June 18, 2006
June 18, 2006
June 21, 2006
Electrical and Computer
11.1062.1 - 11.1062.12
Re-Engaging Engineering Students in Hands-On Education
This paper presents the technologies and implementation activities that are under development to re-engage students in “hands-on”, in and out of class exploration, experimentation and design to aid students’ understanding of the “big ideas” in electrical engineering. It describes (while the presentation will demonstrate) the Mobile Laboratory hardware and software (developed by Rensselaer) which, when connected to the PC via a USB port, provides similar functionality to an oscilloscope (with a full 50KHz bandwidth), 2 function generators, a multimeter and bipolar power supplies (for less than the cost of a typical textbook – approximately $80). With the advent of this mobile instrumentation studio PC-based laboratory, many instrumentation-based course offerings can now be held in normal classrooms rather than in specially outfitted facilities. In addition, students are asked to perform hands-on experiments outside of the classroom anywhere/anytime, thus facilitating new opportunities for them to “tinker,” to gain valuable insight through practical experience and to rekindle the passion for solving problems – potentially attracting/retaining a significantly larger fraction of the best students.
Today’s students are computer-savvy, exhibit a diminished attention span1, and have tremendous demands upon their time. Research has shown that humans only retain approximately 20% of what they hear someone else tell them; yet retain as much as 90% of what they learn by doing.2 Mobile studios with Tablet-based Laboratory equipment setups (TabLabs) can be set-up and removed in minutes, allowing for greater efficiencies in space utilization, scheduling (over a period of 24 hours/day), maintenance & support, enhanced student-teacher involvement and ultimately, improved student learning through engagement in hands-on activities.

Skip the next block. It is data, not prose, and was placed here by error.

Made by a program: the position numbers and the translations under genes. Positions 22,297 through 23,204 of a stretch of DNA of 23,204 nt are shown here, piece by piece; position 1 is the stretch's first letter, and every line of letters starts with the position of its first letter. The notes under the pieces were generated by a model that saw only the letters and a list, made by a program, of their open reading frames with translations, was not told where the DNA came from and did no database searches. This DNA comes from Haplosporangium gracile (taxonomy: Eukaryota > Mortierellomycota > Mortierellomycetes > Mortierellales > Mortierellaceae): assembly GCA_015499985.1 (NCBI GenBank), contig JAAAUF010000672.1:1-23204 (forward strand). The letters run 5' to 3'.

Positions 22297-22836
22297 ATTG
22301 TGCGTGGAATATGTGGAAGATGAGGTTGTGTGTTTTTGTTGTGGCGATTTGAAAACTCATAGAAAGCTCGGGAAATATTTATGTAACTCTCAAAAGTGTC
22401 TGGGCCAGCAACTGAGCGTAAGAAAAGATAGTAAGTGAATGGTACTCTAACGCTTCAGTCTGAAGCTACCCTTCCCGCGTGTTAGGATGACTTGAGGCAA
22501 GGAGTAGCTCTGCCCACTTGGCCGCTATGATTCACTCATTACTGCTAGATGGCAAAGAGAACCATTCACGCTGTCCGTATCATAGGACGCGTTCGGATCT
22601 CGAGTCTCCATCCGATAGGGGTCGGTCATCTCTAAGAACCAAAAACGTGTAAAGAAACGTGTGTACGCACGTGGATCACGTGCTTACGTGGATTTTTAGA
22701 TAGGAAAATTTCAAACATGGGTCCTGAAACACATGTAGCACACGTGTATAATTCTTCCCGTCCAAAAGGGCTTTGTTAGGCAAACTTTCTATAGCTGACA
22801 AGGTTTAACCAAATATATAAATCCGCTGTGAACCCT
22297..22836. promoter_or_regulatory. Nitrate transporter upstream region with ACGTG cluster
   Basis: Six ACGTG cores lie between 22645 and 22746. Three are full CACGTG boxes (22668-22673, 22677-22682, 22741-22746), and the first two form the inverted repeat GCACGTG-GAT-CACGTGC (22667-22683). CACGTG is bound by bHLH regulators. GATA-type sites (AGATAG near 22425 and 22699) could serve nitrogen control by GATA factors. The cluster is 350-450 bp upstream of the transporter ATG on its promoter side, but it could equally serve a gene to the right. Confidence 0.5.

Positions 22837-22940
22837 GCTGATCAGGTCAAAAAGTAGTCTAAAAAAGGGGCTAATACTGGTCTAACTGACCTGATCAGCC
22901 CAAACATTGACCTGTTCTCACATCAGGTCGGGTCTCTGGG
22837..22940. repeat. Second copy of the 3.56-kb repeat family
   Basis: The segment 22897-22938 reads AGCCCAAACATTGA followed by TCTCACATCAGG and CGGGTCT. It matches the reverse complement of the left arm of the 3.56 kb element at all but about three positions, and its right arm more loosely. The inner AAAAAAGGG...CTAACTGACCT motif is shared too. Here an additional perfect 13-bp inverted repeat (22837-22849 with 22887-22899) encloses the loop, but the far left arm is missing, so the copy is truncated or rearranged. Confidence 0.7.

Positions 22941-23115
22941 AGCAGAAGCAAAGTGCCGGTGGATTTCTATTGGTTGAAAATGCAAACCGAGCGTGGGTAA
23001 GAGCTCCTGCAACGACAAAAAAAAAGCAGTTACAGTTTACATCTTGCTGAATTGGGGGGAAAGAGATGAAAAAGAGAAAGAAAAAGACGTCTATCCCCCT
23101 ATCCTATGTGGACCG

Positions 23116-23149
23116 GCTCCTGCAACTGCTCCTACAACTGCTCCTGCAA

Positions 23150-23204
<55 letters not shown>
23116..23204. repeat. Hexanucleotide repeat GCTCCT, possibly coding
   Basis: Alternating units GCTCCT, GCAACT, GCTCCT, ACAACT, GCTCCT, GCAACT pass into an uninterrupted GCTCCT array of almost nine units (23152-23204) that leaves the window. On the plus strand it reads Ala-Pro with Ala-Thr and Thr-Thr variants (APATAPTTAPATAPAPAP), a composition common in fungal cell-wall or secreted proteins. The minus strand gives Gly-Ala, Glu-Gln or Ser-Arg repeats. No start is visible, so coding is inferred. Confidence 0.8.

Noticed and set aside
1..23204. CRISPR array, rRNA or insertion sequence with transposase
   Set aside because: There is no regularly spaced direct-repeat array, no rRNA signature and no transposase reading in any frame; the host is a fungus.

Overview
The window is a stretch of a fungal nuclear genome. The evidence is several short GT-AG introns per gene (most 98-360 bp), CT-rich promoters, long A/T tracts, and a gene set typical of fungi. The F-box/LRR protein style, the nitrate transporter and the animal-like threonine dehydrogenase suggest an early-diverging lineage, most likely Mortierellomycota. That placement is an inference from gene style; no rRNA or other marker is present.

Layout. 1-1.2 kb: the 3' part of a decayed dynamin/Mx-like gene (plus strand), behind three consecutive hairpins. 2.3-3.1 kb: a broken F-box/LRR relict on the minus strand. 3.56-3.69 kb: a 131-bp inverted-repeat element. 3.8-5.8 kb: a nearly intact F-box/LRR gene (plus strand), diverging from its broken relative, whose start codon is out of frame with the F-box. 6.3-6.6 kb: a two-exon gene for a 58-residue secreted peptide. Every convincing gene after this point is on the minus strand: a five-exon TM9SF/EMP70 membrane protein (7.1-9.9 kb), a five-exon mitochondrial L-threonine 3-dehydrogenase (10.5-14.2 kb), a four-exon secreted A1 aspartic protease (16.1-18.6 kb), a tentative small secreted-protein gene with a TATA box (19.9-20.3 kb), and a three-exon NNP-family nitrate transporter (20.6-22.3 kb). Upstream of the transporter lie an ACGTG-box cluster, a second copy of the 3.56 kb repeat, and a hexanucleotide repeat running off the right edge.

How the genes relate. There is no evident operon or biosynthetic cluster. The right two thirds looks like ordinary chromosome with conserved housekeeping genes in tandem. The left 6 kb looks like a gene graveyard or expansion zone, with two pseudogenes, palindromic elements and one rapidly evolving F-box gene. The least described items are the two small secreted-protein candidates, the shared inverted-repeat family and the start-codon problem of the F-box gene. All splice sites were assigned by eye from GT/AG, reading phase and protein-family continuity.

Today’s engineering students are typically running multiple applications while simultaneously using internet browsers, instant messaging and search engines on their computers. This results in competition for the user’s attention and impedes the ability to focus – with the notable exception of the engrossment involved with a computer game. Consequently, the shortened attention spans, lowered tolerance for repetition, and dependence on computers seriously challenges educators to provide information in more dynamic, compelling, thorough, and interactive ways.3
As electronic designs have become increasingly complex, today’s products require engineers with advanced skills and greater intuition in science, math, engineering and technology than prior generations exhibited.4 Shortened attention spans hinder students from staying engaged and focused in technical classrooms, resulting in poorer performance and diminished interest in pursuing technical careers.5 Notwithstanding the
Coutermarsh, J., & Connor, K., & Millard, D. (2006, June), Re Engaging Engineering Students In Hands On Education Paper presented at 2006 Annual Conference & Exposition, Chicago, Illinois. https://peer.asee.org/1115
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